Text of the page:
Both parties may be invited to attend a fact-finding conference administered by an MDCR investigator. The face-to-face meeting is designed to further explore the possibility of a voluntary settlement agreed to by both parties or through an investigation. In the meeting, each party can present their case and evidence in support of their position. If no resolution is made, the MDCR will continue to process the complaint by conducting an investigation. 

Investigation 

During the investigation, both parties will be given the chance to provide evidence to support or refute that the allegations be investigated based on the complaint. The MDCR may undergo several different investigative procedures such as a site visit, additional claimant interviews, and supplemental witness interviews. 

Finding

After the investigation, the civil rights investigator on the case provides a report that contains a finding formed upon a comprehensive analysis of the facts and evidence. If there is insufficient evidence to back the claimant’s complaint, the investigator will direct an exit interview with the claimant and the case will be dismissed. If the claimant is not satisfied with the investigator’s decision, a petition for reconsideration may be filed. 

Conciliation 

If there is enough evidence to support the claimant’s accusations, the respondent will be summoned to participate in a conciliation conference. The conference is a private meeting between the respondent, their representatives, and the department, where there will be an open discussion about the complaint. The conciliator will offer a proposed solution and if the respondent accepts, then the complaint can be closed. This is the final attempt to resolve the complaint before moving forward with a legal hearing.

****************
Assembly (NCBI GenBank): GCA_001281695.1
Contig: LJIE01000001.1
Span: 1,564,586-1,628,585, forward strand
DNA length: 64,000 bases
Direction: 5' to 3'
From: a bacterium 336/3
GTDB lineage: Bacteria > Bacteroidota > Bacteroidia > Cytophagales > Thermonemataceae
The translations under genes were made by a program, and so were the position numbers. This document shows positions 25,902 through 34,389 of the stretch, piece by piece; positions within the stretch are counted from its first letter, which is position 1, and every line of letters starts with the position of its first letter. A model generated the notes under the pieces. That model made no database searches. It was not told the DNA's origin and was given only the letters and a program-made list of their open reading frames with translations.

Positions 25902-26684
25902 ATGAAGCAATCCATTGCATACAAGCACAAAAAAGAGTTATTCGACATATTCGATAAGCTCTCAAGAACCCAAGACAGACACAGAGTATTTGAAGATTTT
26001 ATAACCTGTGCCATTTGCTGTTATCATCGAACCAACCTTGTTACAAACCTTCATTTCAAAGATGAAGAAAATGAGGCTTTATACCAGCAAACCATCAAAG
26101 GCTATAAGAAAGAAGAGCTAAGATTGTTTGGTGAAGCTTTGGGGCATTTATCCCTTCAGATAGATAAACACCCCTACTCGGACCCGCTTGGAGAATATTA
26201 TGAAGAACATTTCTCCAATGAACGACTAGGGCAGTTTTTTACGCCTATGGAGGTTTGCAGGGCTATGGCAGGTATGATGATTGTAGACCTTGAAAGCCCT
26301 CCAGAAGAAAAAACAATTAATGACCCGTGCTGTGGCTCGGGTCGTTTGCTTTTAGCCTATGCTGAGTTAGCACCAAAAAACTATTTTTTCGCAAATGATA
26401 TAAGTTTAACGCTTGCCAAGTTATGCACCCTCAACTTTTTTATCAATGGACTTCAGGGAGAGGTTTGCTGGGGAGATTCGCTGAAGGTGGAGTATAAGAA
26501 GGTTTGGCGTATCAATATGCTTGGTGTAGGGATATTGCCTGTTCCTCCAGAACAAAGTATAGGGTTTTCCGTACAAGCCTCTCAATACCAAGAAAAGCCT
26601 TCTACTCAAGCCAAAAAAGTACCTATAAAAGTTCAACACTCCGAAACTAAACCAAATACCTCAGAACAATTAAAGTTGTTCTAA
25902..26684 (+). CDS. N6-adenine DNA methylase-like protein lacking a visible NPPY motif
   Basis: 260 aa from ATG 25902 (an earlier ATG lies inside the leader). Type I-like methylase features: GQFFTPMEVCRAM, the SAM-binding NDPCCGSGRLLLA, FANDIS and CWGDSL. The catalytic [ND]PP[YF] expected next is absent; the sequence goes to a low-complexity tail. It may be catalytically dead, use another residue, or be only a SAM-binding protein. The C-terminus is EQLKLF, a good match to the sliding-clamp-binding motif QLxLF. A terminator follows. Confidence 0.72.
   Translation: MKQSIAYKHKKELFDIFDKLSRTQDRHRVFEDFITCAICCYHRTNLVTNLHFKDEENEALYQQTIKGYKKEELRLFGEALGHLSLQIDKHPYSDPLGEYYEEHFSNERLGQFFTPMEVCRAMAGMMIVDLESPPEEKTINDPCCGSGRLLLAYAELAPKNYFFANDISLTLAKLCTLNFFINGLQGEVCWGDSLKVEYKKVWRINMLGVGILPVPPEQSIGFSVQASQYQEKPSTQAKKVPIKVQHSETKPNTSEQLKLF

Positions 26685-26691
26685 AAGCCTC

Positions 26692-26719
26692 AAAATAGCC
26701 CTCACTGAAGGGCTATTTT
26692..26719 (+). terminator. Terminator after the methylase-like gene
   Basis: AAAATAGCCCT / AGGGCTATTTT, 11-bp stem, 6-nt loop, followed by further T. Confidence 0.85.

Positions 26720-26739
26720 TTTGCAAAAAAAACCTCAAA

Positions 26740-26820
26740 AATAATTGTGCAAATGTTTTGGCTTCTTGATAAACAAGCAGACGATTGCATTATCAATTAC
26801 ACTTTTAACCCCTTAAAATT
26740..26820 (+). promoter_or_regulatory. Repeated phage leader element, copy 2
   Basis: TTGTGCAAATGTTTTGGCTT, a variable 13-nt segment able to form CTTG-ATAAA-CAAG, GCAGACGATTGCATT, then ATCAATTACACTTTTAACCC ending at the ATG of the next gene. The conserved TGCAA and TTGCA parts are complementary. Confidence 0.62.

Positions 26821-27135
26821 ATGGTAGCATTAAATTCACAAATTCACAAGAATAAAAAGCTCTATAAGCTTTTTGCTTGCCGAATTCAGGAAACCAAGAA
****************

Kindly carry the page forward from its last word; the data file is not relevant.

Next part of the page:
Legal Review/ Public Hearing

When conciliation is ineffective, the MDCR may issue a formal charge, requiring the parties to attend a public hearing. One or more civil rights commissioners or a hearing referee will oversee the hearing. Witnesses are required to declare a sworn testimony and the Federal rules of evidence apply. The claimant and the department bear the burden of proof. 

 

Commission Decision 

After the hearing is held and there is a confirmation of the referee’s report, the Civil Rights Commission will form an appropriate order—either through the dismissal of the complaint or imposing that remedial actions be taken on behalf of the respondent. Before the commission makes a final order, they may request that the circuit court establish an appropriate order. 

Appeal 

If either party disagrees with the final decision made by the Civil Rights Commission, they may request the circuit court to review the case. 

Contact a Michigan Employment Law Attorney for Help 

At Michigan Legal Center, Attorney Christopher Trainor and his associates are well versed in employment law focused on employees’ rights. If you believe your job has adversely, unlawfully, or unrightfully discriminated against you, our team can help investigate whether your employer has engaged in any illegal conduct. Our Michigan employment attorneys are readily available to answer any questions or concerns you may have on employment law issues. 

Let Michigan Legal Center be your go-to firm for legal guidance. Contact us for a free evaluation or discover how our employment attorneys can assist you in recovering your losses by calling 248-886-8650 or completing a contact form today. We’re here for you.